Prime Minister Scott Morrison insists he takes China's denials of trade strikes against Australian exports at face value.
China is increasingly targeting multi-billion dollar Australian industries including wine, beef and grain as diplomatic tensions sour over the coronavirus, Hong Kong and South China Sea.
But despite the various tariffs and import bans, the Chinese government has denied singling out Australian products.
"China has denied that is what they're doing and I can only can take that at face value," Mr Morrison told reporters on Thursday.
Foreign Minister Marise Payne said the trade strikes were a deep concern for Australia and again called on China to observe international trade rules.
"They're certainly the principles to which we would adhere and we expect our Chinese partners to do the same," she told the ABC.
Australian officials are working with industries and Chinese authorities to try and resolve the trade headaches.
However, senior Australian ministers have been unable to secure meetings with their Chinese counterparts.
"We have said, on many occasions, that we are more than willing to engage with our Chinese counterparts and have made multiple offers in that regard," Senator Payne said.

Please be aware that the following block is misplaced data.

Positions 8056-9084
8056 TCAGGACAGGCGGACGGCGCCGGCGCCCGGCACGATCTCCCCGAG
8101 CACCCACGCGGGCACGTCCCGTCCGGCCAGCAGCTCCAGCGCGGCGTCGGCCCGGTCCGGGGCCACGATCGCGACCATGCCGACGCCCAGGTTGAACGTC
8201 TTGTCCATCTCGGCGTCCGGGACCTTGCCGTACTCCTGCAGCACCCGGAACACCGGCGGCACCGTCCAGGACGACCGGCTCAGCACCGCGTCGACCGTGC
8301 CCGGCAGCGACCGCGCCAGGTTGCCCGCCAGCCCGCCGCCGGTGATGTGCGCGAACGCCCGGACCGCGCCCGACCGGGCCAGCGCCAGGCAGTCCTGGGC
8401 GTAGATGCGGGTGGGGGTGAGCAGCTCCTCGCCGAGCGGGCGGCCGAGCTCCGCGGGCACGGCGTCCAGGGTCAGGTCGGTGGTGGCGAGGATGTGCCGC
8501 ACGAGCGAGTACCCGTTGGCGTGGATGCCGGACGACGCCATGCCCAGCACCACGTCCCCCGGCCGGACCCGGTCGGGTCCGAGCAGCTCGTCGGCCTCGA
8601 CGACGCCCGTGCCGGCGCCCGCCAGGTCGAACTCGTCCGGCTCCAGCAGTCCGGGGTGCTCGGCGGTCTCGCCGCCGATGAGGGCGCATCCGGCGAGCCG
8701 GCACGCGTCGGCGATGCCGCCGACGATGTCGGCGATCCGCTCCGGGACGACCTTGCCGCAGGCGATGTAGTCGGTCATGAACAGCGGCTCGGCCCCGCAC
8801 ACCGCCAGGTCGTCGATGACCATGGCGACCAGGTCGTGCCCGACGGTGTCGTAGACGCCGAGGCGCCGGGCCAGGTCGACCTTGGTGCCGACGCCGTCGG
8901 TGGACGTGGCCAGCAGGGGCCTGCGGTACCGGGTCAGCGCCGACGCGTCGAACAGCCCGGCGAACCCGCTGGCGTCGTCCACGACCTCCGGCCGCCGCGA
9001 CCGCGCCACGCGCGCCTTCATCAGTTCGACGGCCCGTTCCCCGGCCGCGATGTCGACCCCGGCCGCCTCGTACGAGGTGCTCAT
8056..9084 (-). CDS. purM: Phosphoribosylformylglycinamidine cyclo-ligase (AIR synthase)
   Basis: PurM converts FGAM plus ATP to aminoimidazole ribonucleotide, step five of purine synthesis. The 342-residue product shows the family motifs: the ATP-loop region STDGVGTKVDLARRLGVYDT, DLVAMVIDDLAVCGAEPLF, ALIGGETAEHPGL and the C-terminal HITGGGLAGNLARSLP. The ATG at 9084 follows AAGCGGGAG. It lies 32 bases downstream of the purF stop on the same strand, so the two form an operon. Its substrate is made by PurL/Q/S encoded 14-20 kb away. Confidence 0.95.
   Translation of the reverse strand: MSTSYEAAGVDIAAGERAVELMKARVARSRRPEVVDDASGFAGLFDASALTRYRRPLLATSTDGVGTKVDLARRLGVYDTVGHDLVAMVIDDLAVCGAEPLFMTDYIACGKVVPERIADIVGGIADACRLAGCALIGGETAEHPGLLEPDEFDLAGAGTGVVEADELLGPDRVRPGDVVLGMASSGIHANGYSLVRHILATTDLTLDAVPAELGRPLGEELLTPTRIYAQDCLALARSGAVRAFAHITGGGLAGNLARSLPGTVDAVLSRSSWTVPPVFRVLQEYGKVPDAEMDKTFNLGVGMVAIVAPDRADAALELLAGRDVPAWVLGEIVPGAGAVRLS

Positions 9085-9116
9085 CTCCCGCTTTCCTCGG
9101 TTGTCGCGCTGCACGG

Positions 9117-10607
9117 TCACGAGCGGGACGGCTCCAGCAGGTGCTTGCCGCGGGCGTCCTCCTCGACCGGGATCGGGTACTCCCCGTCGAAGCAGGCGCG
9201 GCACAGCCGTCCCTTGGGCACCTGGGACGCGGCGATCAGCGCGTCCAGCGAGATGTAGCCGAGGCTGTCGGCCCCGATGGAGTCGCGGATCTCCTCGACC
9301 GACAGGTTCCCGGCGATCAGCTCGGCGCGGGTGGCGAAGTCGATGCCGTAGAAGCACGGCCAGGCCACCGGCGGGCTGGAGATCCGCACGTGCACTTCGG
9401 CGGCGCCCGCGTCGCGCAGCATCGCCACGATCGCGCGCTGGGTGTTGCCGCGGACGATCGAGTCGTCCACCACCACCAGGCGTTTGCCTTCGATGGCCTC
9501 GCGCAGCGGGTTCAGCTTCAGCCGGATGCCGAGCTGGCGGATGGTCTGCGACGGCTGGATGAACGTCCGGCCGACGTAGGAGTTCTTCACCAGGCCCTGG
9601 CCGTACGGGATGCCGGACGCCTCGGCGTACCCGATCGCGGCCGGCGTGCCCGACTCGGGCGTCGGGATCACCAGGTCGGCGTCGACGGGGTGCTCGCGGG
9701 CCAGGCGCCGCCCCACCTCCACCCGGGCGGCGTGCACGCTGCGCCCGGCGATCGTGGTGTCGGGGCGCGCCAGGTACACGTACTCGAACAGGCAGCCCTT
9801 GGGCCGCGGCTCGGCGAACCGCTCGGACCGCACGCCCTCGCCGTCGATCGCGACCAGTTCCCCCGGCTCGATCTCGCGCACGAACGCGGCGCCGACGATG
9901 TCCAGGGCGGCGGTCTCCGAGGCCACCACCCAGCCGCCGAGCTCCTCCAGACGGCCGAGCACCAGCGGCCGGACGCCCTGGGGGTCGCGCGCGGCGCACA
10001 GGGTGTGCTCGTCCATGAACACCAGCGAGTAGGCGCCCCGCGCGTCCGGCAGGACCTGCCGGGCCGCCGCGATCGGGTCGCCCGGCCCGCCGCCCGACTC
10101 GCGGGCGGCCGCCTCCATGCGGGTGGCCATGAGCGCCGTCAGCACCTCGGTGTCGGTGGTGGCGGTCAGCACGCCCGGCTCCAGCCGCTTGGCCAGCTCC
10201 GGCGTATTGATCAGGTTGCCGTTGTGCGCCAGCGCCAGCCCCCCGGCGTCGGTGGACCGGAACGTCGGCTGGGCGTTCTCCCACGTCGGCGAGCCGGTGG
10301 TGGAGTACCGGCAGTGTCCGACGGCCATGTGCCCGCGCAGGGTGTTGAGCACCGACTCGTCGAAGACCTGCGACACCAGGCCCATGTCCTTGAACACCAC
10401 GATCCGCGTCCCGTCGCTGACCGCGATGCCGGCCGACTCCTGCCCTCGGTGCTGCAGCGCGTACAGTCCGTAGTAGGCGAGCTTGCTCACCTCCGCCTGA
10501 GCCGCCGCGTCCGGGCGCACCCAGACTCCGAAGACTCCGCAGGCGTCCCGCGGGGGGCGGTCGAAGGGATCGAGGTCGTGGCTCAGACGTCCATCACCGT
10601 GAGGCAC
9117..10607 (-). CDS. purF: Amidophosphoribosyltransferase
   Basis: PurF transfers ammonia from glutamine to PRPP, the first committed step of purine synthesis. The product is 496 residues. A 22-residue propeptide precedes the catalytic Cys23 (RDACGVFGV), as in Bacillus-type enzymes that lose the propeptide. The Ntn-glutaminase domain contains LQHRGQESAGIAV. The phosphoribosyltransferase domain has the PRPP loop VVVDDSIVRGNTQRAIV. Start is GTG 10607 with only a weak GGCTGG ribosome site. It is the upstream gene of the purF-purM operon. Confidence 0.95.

"Those offers stand, and it is a matter for the Chinese government whether they wish to take those up, but we would hope that they do."
China has recently disrupted imports of Australian coal, timber and rock lobsters. There are fears Australian sugar and copper could soon be dragged into the dispute.
Treasury secretary Steven Kennedy told a business forum it was in all countries' interests to have open and free-flowing trading arrangements.
Issues around US-China and Australia-China trade were a concern and there would be shocks for some exporters.
"(But) I think most Australian businesses will move pretty quickly in any economic circumstances," he said.